|Can credit-damaged buyers get home
Julie Garton-Good, GRI, DREI
When A-grade loans were the only mortgage product available, only buyers
with stellar credit could qualify.
But today, it's a whole new world. A majority of lenders are making B-, C-,
even D-grade loans to borrowers who may be saddled with a range of blemishes
from slow pays to bankruptcies.
Approximately 1.1 million people declared bankruptcy in 1996, making
blemished credit (and money lent to less-than-perfect buyers) a customized
growth industry for lenders.
Lenders would be the first to admit that heavy credit levels coupled with
life situations out of a borrower's control--like illness, divorce and death in
the family--have made picture-perfect credit rare. Wanting to make loans to all
types of borrowers, lenders are finding that customized credit allows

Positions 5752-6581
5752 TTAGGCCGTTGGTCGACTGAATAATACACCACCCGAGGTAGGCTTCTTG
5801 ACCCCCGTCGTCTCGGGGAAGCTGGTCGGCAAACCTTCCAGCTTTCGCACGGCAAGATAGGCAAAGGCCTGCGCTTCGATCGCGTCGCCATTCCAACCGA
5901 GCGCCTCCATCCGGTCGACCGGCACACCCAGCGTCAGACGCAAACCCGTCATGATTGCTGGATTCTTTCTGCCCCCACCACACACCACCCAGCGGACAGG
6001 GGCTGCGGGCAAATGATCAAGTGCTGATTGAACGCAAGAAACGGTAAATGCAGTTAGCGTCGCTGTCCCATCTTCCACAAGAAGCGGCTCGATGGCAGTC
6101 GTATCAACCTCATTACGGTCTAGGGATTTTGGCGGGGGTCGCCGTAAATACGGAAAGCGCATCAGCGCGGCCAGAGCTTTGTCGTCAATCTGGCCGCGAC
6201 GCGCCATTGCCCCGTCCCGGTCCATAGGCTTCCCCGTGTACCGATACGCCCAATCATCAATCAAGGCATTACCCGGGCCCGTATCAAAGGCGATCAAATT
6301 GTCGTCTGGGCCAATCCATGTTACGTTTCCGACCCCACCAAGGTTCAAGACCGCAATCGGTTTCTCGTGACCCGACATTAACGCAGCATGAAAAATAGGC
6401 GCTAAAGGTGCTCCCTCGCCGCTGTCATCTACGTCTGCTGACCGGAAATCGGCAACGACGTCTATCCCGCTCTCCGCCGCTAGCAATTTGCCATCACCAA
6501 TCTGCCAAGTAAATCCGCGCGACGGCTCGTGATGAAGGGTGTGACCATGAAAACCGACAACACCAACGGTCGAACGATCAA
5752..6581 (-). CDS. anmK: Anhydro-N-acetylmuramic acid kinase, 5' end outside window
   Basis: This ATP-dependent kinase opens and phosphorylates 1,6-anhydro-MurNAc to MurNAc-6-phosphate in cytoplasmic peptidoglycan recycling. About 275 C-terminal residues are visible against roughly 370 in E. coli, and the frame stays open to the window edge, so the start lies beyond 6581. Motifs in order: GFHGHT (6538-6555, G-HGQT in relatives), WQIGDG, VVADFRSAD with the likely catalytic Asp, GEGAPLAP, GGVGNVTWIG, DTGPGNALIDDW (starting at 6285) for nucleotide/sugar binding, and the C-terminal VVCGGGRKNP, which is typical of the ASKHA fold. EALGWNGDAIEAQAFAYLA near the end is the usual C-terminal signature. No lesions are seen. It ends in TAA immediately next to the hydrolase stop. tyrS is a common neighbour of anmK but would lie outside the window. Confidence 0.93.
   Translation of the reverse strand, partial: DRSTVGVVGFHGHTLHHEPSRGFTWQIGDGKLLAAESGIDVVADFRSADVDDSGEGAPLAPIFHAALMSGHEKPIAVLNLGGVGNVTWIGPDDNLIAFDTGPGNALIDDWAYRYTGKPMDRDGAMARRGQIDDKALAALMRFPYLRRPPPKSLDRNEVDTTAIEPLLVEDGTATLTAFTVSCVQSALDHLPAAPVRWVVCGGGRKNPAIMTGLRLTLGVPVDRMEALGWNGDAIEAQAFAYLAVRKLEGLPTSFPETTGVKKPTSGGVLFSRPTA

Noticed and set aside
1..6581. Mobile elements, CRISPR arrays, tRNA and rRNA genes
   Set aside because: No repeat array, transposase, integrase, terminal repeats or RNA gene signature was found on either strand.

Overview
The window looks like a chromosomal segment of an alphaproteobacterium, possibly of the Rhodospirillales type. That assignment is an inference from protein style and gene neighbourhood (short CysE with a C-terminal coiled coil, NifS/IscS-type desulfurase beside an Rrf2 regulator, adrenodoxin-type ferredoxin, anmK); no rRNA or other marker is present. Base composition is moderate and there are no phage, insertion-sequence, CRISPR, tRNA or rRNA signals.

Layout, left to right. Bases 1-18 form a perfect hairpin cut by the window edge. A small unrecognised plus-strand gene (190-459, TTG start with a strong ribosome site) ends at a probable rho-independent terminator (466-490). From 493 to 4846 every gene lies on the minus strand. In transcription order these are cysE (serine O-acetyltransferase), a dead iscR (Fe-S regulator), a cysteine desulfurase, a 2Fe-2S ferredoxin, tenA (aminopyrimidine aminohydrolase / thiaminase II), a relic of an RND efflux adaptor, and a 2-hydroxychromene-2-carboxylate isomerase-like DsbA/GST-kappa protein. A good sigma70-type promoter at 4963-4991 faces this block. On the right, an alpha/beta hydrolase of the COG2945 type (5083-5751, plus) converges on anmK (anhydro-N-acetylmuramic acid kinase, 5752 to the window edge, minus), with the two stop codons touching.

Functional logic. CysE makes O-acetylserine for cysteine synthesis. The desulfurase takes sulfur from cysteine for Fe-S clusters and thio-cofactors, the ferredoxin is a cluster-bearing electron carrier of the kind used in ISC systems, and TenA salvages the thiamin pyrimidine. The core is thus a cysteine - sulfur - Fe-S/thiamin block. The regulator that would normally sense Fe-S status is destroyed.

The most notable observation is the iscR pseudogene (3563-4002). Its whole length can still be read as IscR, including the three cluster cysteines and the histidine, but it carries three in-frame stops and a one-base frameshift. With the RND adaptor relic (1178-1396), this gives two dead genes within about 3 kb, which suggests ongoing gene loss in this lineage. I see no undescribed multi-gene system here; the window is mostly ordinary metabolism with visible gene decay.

flexibility and greater rule-of-thumb reliability in evaluating
While all borrowers are evaluated on their own merits, most lenders want
borrowers to have reasonably stable employment, fully documented income, assets
and liabilities, and be purchasing or refinancing a single-family owner-occupied
house or condo. In other words, it's good if blemished credit is somewhat offset
by other stable, if not redeeming, qualifications.
What would C-grade credit look like? That borrower might have as many as six
late payments on installment debts (car payments) and four late payments on
revolving accounts (like credit cards) during the last 12 months--and could even
have been late twice paying his mortgage during the past year. That's a
considerably lower standard than what is required for A-grade loans.
Don't assume that lenders will embrace borrowers who can't explain
why they were late making payments, especially if hay are chronically
late payers. Lenders will still require explanations for slow payments in order
to "sell" the loan to even a C-grade loan buyer.
When used to give credit-blemished buyers a "leg up" in the
mortgage process, it's tough to beat the benefits of less than A-grade loans.